solutions to 2.9

Exercise: consider the mapping that takes a quadratic polynomial $$q$$ to its values at $$0,1,2$$ and $$3$$. Find the normal form of this operator.
Solution: let $$V$$ denote the space of quadratic polynomials with the standard basis $$\{1,x,x^2\}$$, in which $$p(x) = a_0+a_1 x + a_2 x^2$$. The mapping $$T:V\to \mathbb{R}^4$$ has the form $$Tp = \begin{pmatrix} p(0) \\ p(1) \\ p(2) \\p(3) \end{pmatrix} = \begin{pmatrix} 1 & 0 & 0 \\ 1 & 1 & 1 \\ 1 & 2 & 4 \\ 1 & 3 & 9 \end{pmatrix} \begin{pmatrix} a_0 \\ a_1 \\ a_2 \end{pmatrix}$$

All we need to do is to find bases in which the matrix representation is block identity. We can simply use the columns of the above matrix, and complete with a fourth linear independent vector, for example:
$$w_1 = \begin{pmatrix} 1 \\ 1 \\ 1 \\ 1 \end{pmatrix},~~ w_2 =\begin{pmatrix} 0 \\ 1 \\ 2 \\ 3 \end{pmatrix},~~ w_3 = \begin{pmatrix} 0 \\ 1 \\ 4 \\ 9 \end{pmatrix},~~~ w_4 =\begin{pmatrix} 0 \\ 0 \\ 0 \\ 1 \\ \end{pmatrix}$$

Then, the representation of $$T$$ with respect to the basis $$\{w_1,w_2,w_3,w_4\}$$ has the normal form

$$\left( \begin{array}{ccc} 1 & 0 & 0 \\ 0 & 1 & 0 \\ 0 & 0 & 1 \\ \hline 0 & 0 & 0 \end{array} \right)$$

Exercise: Find the Jordan normal form for the operator of differentiation acting on the polynomials of degree at most $$d$$. Find all eigenvectors.
Solution: let $$V$$ denote the polynomial space of degree $$\leq d$$. Note that the differentiation operator $$D:V\to V$$ is nilpotent, that is $$D^d=0$$ (take a $$d$$ derivative of a polynomial of degree $$d$$), or $$D$$ is the zero of the polynomial $$p(z) = z^d$$. This means that its only eigenvalue is $$0$$, hence its Jordan form consists of a single Jordan block, which must be (in this case) $$J = \left(\begin{array}{c|cccc} 0 & 1 & \\ & & 1 \\ \vdots & & & \ddots \\ & & & & 1 \\ \hline 0 & & \ldots & & 0 \end{array}\right)$$ which is a shift operator.
From this point on, finding the eigenvectors is a question of picking the right polynomial basis, in which differentiation amounts to shifting. The standard polynomial basis $$u_k:= x^k$$ is not so good for that, as $$Du_k = (x^k)’ = k u_{k-1}$$ which is almost a shift – but with an unwanted scaling by $$k$$. We can mitigate it by re-normalizing the basis elements. Let $$\tilde u_k:= \alpha_k x^k$$ for $$k\geq 1$$, so that the differentiation becomes a shift, or $$(\alpha_k x^k)’ = \alpha_{k-1} x^{k-1}$$ so $$k \alpha_k = \alpha_{k-1}$$. The solution of this regression is of course the factorial $$\alpha_k = \frac{1}{k!}$$, leading to the basis $$\tilde u_k = \frac{1}{k!} x^k$$ in which $$D \tilde u_k = u_{k-1}$$, and those are the eigenvectors of $$D$$.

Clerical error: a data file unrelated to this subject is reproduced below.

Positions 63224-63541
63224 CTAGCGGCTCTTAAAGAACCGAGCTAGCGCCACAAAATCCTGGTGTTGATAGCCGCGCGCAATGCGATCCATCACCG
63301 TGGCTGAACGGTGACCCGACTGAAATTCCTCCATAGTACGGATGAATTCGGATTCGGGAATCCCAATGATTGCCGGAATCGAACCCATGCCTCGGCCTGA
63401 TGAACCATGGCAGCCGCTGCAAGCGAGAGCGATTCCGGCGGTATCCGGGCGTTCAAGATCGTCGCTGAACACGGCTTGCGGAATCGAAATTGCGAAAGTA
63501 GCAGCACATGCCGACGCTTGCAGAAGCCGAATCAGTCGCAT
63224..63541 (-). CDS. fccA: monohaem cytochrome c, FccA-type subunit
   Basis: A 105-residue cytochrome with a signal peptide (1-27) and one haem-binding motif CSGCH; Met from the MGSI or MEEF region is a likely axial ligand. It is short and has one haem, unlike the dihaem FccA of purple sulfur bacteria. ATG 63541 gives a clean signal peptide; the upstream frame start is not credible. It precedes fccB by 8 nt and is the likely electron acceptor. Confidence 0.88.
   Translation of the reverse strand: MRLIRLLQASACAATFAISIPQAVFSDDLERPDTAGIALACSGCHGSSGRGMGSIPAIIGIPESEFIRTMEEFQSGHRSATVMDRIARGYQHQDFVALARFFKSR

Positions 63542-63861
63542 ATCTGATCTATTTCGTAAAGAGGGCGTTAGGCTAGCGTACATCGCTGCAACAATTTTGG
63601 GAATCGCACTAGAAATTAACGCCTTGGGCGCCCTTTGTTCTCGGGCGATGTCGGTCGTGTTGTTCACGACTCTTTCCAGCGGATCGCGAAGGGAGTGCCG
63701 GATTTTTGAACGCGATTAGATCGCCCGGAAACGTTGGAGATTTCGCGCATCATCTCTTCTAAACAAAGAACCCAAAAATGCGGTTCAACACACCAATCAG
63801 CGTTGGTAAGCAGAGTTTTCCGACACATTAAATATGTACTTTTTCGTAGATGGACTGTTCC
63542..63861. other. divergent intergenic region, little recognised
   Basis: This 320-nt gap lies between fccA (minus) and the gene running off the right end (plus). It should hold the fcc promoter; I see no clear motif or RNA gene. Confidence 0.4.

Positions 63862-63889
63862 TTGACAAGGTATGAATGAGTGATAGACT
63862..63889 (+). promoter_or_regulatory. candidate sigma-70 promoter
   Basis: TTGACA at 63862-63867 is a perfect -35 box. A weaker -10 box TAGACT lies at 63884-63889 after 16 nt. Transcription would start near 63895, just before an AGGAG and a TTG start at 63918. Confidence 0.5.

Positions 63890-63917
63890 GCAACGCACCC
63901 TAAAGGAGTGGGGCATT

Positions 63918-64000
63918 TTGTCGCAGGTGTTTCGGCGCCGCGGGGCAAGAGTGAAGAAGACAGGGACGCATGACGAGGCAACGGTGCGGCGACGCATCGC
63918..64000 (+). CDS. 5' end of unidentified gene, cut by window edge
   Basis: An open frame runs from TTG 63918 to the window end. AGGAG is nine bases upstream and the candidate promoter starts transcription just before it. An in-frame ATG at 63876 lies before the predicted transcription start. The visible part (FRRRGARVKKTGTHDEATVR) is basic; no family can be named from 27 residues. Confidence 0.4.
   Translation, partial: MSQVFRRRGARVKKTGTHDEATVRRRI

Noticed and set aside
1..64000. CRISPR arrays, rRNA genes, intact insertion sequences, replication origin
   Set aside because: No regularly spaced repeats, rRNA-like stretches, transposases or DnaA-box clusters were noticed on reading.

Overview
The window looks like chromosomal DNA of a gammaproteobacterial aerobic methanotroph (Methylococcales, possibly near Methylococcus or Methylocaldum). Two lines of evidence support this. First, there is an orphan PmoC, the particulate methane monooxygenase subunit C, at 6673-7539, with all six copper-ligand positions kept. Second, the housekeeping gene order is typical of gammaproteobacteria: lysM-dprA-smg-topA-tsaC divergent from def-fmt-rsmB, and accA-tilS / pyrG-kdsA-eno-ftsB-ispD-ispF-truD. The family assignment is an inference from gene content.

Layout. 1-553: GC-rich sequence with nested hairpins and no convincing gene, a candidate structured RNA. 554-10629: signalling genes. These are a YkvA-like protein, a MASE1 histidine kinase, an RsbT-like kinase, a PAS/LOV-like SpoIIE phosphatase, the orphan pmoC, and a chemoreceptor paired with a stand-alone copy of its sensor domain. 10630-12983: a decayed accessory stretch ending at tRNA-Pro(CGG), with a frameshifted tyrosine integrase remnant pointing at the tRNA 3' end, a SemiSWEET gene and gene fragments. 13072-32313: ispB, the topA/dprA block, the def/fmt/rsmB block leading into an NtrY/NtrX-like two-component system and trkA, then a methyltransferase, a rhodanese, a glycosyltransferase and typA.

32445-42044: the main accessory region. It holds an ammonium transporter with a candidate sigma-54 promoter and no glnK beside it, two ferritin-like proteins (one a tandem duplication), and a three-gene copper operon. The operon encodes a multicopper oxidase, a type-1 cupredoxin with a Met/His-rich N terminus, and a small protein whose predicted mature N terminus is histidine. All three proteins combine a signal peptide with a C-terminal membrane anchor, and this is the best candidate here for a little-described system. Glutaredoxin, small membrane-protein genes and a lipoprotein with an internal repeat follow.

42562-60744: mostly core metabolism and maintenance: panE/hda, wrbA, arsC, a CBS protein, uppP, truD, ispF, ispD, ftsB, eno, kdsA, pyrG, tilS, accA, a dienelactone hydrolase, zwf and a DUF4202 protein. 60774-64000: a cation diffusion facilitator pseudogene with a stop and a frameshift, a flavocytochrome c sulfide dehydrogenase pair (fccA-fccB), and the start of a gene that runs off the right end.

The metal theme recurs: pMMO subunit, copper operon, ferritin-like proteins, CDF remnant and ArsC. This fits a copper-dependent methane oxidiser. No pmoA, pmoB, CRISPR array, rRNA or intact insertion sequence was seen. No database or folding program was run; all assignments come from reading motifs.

For the sake of completeness, note that the matrix representation of $$D$$ in the standard basis is $$D= \left(\begin{array}{c|cccc} 0 & 1 & \\ & & 2 \\ \vdots & & & \ddots \\ & & & & d \\ \hline 0 & & \ldots & & 0 \end{array}\right)$$ which is almost natively in a Jordan form, up to the elements of the sub-diagonal being not $$1$$.

Exercise: Find eigenvalues and eigenvectors for the matrix $$\begin{pmatrix} 0 & 1 \\ 0.01 & 0 \end{pmatrix}$$
Solution: the eigvenvalues are the roots of the characteristic polynomial $$p(z) = \left| \begin{matrix} z & -1 \\ -0.01 & z \end{matrix}\right| = z^2 -0.01 = (z-0.1)(z+0.1),$$ which are $$\lambda_1 = 0.1$$ and $$z_2=-0.1$$. The eigenvectors corresponding to the eigenvalues $$z=\lambda$$ are the nullvectors of the matrix $$\lambda E-A$$. For $$\lambda_1 = 0.1$$, solve $$(\lambda_1 E – A)w_1 = \begin{pmatrix} 0.1 & -1 \\ -0.01 & 0.1 \end{pmatrix} \begin{pmatrix} x \\ y \end{pmatrix} = 0$$ and get $$x = 10y$$. We can pick $$w_1 = \begin{pmatrix} 10 \\ 1 \end{pmatrix}$$. For $$\lambda_2 = 0.1$$, the constraint becomes and get $$x = -10y$$, so we can pick $$w_2 = \begin{pmatrix} 10 \\ -1 \end{pmatrix}$$, and indeed
$$\begin{pmatrix} 0 & 1 \\ 0.01 & 0 \end{pmatrix} = \begin{pmatrix} 10 & 10 \\ 1 & -1 \end{pmatrix} \begin{pmatrix} 0.1 & 0 \\ 0 & -0.1 \end{pmatrix} \begin{pmatrix} 10 & 10 \\ 1 & -1 \end{pmatrix}$$